I was eight years old when I woke early that Christmas Day. At the end of my bed an old pillowcase spilled colourful presents like dominoes. I attacked them with fevered hands and widened eyes. I don't remember exactly how it happened. All I remember was thinking it strange how Father Christmas had the same wrapping paper as my mum. It was the slow dawning of that revelation throughout the day; something else I once believed in was not what I thought. I felt the loss of something I could not put a name to.

It's the little things that you regret...

Three years ago we visited Prague to celebrate my Dad's retirement. On our first day the weather clothed us like a second skin, the air was heavy but the sky was clear. I don't remember how or why we ended up drinking beer under a gazebo in Old Town Square. All I remember was the sudden torrent of rain that engulfed us and the clamour of twenty waiters holding up the gazebo with broomsticks as it threatened to fall. Soaked and shivering, I remember we were the only ones to laugh at the sudden change in weather. Sometimes, being British isn't all that bad.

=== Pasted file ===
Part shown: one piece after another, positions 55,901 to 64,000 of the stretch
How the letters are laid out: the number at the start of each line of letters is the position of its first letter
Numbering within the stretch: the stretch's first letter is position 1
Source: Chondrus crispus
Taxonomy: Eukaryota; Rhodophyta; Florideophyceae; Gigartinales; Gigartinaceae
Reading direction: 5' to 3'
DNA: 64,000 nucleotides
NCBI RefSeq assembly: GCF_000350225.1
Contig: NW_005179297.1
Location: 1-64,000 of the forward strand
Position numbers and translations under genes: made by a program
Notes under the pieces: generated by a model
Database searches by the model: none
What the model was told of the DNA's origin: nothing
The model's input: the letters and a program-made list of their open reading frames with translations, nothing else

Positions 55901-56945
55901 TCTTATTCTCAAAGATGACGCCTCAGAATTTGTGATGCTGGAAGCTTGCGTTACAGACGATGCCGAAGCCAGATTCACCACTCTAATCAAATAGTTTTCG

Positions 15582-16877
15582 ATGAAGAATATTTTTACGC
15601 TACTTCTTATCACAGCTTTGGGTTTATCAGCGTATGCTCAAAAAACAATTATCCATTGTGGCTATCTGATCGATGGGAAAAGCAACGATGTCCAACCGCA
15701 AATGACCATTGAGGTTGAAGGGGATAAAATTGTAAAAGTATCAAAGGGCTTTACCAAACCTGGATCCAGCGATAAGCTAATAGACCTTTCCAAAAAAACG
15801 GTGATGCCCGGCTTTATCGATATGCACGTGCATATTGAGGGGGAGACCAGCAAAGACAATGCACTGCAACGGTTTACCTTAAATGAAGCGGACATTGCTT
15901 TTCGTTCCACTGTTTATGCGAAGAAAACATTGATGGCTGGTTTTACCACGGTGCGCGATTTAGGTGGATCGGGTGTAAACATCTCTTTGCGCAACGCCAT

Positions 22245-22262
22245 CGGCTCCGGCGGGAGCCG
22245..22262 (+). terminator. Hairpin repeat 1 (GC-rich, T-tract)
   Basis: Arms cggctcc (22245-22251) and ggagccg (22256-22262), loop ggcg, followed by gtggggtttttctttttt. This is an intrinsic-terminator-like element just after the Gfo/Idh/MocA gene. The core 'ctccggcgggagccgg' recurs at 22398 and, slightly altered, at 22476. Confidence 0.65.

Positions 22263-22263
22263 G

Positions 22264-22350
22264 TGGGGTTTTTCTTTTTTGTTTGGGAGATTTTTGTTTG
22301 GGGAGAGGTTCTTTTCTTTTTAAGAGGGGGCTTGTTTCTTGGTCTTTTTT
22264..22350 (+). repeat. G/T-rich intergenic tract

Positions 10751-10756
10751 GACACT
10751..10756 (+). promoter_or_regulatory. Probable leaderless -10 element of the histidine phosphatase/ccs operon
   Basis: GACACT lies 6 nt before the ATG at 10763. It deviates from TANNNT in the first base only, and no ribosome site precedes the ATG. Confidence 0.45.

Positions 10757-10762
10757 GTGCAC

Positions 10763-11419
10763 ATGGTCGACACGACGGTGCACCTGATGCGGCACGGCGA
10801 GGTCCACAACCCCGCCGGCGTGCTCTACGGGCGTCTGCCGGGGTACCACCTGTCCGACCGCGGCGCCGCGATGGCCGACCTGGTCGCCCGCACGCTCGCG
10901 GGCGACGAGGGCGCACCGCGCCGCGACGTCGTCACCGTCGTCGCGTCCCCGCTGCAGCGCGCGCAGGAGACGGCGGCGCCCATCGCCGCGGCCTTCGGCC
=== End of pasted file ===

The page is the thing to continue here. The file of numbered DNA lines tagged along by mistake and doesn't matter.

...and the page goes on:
It's the little things that make you smile...and thus the big things seem worthwhile.

Tuesday, 30 August 2011

There is no place like home

Home is where the porch door warps on a hot day and refuses to close. It's where the TV plays to ghost audiences once the living have left the room, while the cat sharpens claws on the carpeted stairs. The bottom step has felt the wrath like no other.

Here, the walls were once my canvas and diary. Beneath the scores of wallpaper lies a hidden wealth of drawings and childish ramblings; forgotten secrets only unearthed by some far away future tenant. Somewhere in the box room, the wall was kissed with pink-painted lips to see the effect of my mother's stolen lipstick. In the kitchen by the door, two sets of heights compete in efficient pencil scrawl. Eventually, mine won.

Home is where the cups and plates never match and the best china is only used on Christmas Day, much like the dining table. The rooms are always littered with forgotten activities; cups linger beside a cold kettle, the ironing board is only there to hold laundry and stub toes, and the vacuum cleaner remains at the end of the living room, plugged in waiting. It often waits for a long time.